The main objective of the study was to test the benefits of compost and zeolite co-addition on the fertility of organic-rich Mediterranean soils. Previous pot study in greenhouse found that zeolites mixed with compost significantly improved potassium availability as well as exchangeable potassium capacity in the soils. To further test this finding, a field experiment was conducted using potato – Solanum tuberosum L., desiree cultivar in peat soils of the Hula Valley, Israel. Adhering to the protocol of the greenhouse experiments, the treatments included 5% compost addition with no zeolites, 2% zeolite addition without compost, co-addition of 5% compost mixed with 2% zeolites and control. We found that compost addition increased significantly the potatoes yield and the number of large tubers; however, the zeolite addition had no impact on yield. Co-addition of compost and zeolites did not improve total crop yield or number of large tubers compared with compost addition only. The results are consistent with nutrients availability (N, P, K) across the treatments. In a commercialized field using the experiment conditions, the 2% zeolite addition would amount to 18 ton of zeolites per hectare. Hence, we conclude that soil amendment with the tested zeolite might be beneficial to improve soil retention for cationic nutrients (e.g. K+) under high leaching systems such as plant culture in pots, but in the field with high loads of compost, its effect is minor.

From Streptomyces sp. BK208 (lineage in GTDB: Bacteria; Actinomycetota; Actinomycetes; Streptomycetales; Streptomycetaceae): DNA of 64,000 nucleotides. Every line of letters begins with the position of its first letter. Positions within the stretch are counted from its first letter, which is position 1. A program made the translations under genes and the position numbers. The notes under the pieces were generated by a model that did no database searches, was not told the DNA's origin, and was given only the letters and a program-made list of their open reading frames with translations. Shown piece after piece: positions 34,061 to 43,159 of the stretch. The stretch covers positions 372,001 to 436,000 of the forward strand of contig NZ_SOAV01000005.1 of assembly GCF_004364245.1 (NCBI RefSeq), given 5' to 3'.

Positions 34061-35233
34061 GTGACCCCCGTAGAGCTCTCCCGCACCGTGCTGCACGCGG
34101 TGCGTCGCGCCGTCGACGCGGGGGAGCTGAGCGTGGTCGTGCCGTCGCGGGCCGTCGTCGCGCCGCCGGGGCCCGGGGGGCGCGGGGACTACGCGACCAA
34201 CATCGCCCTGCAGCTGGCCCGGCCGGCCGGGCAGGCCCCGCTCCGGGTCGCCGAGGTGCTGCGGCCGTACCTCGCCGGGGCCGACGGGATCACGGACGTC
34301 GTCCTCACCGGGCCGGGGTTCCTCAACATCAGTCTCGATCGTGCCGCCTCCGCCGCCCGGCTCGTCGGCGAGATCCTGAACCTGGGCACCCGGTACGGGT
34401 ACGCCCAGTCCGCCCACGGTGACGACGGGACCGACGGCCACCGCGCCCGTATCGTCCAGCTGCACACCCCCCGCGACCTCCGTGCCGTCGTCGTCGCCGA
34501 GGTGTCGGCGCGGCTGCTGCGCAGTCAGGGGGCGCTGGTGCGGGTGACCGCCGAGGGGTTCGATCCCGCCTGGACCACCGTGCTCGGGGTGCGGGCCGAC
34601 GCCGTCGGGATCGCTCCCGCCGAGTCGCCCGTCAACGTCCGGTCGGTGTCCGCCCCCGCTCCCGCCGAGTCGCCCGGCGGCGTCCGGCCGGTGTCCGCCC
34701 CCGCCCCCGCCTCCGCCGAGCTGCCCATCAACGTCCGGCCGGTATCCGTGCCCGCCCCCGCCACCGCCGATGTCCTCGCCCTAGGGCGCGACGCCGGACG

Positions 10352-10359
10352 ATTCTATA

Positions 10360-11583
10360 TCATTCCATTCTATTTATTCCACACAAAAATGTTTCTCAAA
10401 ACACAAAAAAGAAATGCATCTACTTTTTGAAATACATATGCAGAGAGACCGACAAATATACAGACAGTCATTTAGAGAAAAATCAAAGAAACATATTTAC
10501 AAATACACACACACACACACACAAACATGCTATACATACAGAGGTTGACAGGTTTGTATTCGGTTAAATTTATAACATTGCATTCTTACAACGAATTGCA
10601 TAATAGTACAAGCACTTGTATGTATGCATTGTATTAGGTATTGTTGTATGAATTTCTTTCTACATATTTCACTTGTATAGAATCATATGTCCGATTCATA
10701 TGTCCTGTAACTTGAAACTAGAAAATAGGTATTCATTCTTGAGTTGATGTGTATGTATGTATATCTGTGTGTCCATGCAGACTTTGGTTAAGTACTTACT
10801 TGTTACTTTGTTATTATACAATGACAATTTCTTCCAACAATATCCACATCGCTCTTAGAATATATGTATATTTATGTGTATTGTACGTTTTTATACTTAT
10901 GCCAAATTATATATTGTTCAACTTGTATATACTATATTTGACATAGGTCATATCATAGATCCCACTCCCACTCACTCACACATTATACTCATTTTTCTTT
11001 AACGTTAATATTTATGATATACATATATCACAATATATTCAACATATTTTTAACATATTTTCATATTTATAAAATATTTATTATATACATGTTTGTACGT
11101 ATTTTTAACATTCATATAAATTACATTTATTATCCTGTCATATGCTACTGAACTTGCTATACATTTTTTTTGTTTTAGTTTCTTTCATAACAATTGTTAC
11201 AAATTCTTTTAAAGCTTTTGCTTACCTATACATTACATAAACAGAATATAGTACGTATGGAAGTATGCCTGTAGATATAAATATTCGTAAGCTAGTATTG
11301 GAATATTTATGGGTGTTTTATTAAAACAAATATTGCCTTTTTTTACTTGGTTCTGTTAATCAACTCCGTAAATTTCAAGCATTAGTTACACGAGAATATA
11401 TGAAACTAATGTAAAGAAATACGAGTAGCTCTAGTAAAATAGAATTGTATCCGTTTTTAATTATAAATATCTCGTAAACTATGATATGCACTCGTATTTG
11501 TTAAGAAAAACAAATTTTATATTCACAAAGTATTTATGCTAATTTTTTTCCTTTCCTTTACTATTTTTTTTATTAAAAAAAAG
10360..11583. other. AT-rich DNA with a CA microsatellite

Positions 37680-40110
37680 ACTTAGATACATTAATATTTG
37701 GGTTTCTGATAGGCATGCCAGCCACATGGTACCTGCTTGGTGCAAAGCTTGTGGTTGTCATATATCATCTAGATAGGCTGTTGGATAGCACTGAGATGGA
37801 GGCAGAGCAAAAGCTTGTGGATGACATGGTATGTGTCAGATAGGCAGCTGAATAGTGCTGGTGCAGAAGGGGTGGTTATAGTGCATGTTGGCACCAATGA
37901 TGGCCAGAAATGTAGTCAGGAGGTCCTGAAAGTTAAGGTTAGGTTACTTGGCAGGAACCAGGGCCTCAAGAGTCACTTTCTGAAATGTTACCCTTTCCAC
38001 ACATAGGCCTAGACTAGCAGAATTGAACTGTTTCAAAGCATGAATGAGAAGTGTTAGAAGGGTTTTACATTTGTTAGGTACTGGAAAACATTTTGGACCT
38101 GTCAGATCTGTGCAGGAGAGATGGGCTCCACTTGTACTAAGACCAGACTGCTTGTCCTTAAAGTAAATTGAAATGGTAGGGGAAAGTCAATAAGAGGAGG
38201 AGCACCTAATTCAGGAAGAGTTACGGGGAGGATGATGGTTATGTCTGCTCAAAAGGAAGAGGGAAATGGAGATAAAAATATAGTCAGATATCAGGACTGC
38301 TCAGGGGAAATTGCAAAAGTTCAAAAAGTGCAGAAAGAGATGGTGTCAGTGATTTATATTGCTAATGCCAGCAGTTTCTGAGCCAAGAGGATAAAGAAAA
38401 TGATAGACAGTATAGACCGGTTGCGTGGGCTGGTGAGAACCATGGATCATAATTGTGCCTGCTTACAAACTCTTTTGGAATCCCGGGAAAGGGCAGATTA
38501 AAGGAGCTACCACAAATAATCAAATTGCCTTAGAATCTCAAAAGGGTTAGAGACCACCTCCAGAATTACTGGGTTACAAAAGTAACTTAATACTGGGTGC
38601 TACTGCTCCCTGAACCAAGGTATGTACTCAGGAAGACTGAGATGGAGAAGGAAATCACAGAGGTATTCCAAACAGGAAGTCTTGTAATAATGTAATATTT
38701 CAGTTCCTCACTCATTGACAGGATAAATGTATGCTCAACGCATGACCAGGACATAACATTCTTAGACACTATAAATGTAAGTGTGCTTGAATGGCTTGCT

Bibliographical notePublisher Copyright:
© 2017 British Society of Soil Science
- peat soil
- soil nutrients